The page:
It was his ability to score in a variety of ways both at and away from the rim, as well as utilize his size and tremendous length on the glass, that resulted in his 22-point, 10-rebound performance against Dexia Mons that garnered him Week 4 Eurocup MVP honors.
Though Vucevic may not be an elite athlete, his physical tools and well-rounded offensive game allowed him to make an instant impact in the European game. He may not have shown dramatic development in any particular aspect of his game, and is certainly going to face new challenges in adapting to the NBA style of play in Philadelphia, but he was among the more productive players overseas during the lockout and there's plenty to be said for how quickly he was able to adjust.
Donatas Motiejunas, 7'0, Power Forward/Center, 1990, Asseco Prokom
Drafted in the First Round (20th Overall) by the Minnesota Timberwolves before being traded to the Houston Rockets
The young forward signed with Polish club Asseco Prokom who are competing in both the Euroleague and VTB United League this season. Though his team is just 4-12 on the season, Motiejunas has posted some huge games this season, which likely has Houston fans excited about his future.
Motiejunas has continued to do many same things for Prokom that he did for Benetton Treviso on the offensive end. With the departure of Alonzo Gee, Motiejunas ranks as Prokom's leading scorer in both of the leagues they compete in, and is for all intents and purposes, filling the role of #1 option for his team.
The 7-footer is spending more time on the perimeter than he did earlier in his career, and while his 32% three-point shooting is just shy of the mark he posted last year, he's attempting 3.5 3-pointers per-game, indicating an increased confidence in his jump-shooting ability. Around the rim, Motiejunas remains an agile finisher for his size, and that's been especially useful to him with his back to the basket, converting an excellent 54% of his 2-point attempts.
The biggest development we've seen from Motiejunas this season has come on the glass. Often maligned for his rebounding ability in the past, the Lithuanian big man broke the Euroleague record for defensive rebounds in a game with 18 against Union Olimpija.
While he's posted games of 1 and 3 rebounds this season, his occasional outburst on the glass has him averaging nearly 3 rebounds per-40 minutes more this season than he averaged last season. It's not a stretch to say that had he shown more of an inclination to crash the glass occasionally last season the athletic and skilled 7-footer would have been picked much higher than 20th in the 2011 draft.
For the second straight year, Motiejunas is a top interior option playing and producing at a high level against quality competition. He's had some moments of brilliance, though the inconsistency we've outlined in previous reports are still very much there as he's spending more time away from the basket.
Fiery Lithuanian Head Coach Tomas Pacesas has managed to get the most out of Motiejunas thus far, and though his team is struggling to win games (particularly in the Euroleague, where they are completely overmatched), he remains one of the top young players in Europe and it is worth keeping an eye on him as he seems to be improving on his weaknesses.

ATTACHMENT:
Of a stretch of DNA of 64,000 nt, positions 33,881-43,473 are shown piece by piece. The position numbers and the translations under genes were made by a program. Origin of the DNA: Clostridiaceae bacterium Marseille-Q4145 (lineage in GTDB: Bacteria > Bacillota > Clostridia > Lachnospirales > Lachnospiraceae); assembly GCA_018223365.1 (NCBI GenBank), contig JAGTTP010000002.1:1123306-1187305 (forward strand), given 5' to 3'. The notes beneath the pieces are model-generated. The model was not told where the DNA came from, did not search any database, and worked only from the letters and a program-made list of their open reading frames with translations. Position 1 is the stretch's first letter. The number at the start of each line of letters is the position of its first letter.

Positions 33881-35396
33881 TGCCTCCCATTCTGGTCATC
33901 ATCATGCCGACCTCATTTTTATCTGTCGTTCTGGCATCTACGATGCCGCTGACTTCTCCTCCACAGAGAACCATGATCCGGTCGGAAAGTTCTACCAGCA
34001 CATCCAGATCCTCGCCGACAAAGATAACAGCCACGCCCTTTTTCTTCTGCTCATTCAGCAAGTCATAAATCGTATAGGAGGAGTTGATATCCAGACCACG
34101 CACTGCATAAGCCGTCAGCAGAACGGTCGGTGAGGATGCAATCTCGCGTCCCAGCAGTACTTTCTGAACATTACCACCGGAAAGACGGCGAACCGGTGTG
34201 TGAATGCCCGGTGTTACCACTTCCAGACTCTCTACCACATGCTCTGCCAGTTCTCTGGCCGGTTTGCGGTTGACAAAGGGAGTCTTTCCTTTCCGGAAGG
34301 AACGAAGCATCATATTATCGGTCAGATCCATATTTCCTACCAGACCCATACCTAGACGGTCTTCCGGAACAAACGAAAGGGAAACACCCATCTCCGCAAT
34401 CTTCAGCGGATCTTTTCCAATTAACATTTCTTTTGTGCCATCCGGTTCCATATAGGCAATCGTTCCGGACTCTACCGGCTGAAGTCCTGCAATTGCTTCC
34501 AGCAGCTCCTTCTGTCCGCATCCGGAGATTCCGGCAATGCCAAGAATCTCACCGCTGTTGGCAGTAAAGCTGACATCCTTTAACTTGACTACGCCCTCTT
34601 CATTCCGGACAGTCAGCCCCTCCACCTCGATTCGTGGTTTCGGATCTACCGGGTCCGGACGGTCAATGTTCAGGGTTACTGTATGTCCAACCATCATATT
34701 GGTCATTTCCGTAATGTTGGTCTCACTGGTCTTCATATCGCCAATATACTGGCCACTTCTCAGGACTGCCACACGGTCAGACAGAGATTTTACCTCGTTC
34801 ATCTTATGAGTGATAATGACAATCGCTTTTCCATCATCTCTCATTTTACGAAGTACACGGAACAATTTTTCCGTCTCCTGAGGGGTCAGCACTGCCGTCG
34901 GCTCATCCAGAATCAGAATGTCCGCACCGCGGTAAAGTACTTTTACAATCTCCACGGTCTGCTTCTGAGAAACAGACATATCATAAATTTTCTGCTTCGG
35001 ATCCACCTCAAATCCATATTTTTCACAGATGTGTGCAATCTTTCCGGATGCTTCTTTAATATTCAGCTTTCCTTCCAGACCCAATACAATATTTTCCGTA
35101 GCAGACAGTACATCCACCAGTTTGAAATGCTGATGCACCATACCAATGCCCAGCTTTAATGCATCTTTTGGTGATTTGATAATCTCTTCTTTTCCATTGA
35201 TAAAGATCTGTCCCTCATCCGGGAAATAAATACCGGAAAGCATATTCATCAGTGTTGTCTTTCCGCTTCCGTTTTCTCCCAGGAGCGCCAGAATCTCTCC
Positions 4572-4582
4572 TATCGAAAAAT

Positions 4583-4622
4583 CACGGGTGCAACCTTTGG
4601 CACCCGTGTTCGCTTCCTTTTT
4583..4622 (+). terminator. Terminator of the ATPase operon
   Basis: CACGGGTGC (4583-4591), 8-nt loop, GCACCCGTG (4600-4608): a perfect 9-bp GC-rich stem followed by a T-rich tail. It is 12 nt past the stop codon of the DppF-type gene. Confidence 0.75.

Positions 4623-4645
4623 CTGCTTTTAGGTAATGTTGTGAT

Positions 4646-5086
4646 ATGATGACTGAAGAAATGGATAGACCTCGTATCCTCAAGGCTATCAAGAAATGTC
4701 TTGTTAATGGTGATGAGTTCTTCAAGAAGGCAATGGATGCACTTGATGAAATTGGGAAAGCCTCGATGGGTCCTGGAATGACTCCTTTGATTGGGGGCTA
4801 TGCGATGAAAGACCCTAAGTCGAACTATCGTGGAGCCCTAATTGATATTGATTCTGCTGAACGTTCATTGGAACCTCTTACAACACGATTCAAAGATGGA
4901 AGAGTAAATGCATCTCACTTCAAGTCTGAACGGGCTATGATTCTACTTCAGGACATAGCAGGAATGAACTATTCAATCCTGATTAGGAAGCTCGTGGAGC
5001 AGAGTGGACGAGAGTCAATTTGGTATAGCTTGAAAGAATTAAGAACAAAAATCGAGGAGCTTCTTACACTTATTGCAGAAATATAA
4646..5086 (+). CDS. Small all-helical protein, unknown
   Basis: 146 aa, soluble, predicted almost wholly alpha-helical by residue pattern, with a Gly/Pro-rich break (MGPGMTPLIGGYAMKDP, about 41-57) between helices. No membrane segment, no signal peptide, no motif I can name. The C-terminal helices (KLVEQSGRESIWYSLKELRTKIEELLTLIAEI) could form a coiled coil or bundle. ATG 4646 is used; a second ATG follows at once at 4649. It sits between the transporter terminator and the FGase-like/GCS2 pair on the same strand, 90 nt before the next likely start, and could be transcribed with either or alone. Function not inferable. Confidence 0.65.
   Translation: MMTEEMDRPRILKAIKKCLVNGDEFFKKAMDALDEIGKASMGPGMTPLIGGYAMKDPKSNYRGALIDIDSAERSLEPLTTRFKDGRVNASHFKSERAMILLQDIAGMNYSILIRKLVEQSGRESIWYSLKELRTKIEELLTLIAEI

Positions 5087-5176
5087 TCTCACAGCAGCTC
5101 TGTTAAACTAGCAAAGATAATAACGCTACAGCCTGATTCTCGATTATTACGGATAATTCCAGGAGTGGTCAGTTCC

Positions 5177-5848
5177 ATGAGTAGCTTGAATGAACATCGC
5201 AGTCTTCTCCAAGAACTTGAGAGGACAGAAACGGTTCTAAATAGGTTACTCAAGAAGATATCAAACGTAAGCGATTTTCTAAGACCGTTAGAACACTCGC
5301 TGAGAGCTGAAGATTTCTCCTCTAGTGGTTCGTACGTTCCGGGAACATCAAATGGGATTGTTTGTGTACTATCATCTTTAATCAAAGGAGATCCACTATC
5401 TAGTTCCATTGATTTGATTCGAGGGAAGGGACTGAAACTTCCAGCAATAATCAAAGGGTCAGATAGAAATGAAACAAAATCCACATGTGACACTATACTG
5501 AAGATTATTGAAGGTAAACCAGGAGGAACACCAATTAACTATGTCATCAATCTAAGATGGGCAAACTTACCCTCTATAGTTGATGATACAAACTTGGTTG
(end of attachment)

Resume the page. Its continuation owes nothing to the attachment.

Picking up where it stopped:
Kyle Singler, 6'9, Small Forward/Power Forward, 1988, Real Madrid
Drafted in the Second Round (33rd Overall) by the Detroit Pistons
Opting to start his career in Spain with Lucentum Alicante, Singler seemed to have taken the fact that he wasn't selected in the first round in stride and has been one of the most pleasant surprises in the European game this season prior to the end of the lockout. With the lockout coming to an end, Singler made a significant career move electing to play for Real Madrid, though some may be disappointed not to see him in a Pistons uniform this season.
As a rookie for Alicante, a club that has narrowly avoided relegation each season since being promoted from the LEB in 2009, Singler quickly emerged as an offensive leader among the European veterans playing around him. Leading the team in scoring at 14.4 points per-game as they shot out to a 7-3 start, the second round pick made a significant impact by doing many of the same things he did as a college senior.
While not scoring inside the arc or rebounding at quite the same level, he's shown a more consistent shooting stroke from beyond the 3-point line, taken what defenders gave him off the bounce, and made heady plays with and without the ball in his hands.
As the lockout ended, Singler found himself in a unique situation, as his opt-out clause gave him to opportunity to not just return to the NBA, but pursue a contract with any club. With the exodus of talent from some of the ACB's top clubs, Singler's ability to adapt, produce, and win earned him an opportunity to sign with Real Madrid for the remainder of this season.
Making the unconventional decision to snub the NBA for a significant raise with one of the wealthiest teams in Europe, the former Blue Devil was in inserted into the starting lineup for Real Madrid on December 14th game against Partizan Belgrade as Rudy Fernandez's replacement. Though he won't be a top offensive option like he was in Alicante, Singler's move to Madrid will give him a chance to play against the top competition in the world outside the NBA before reassessing his future this coming summer.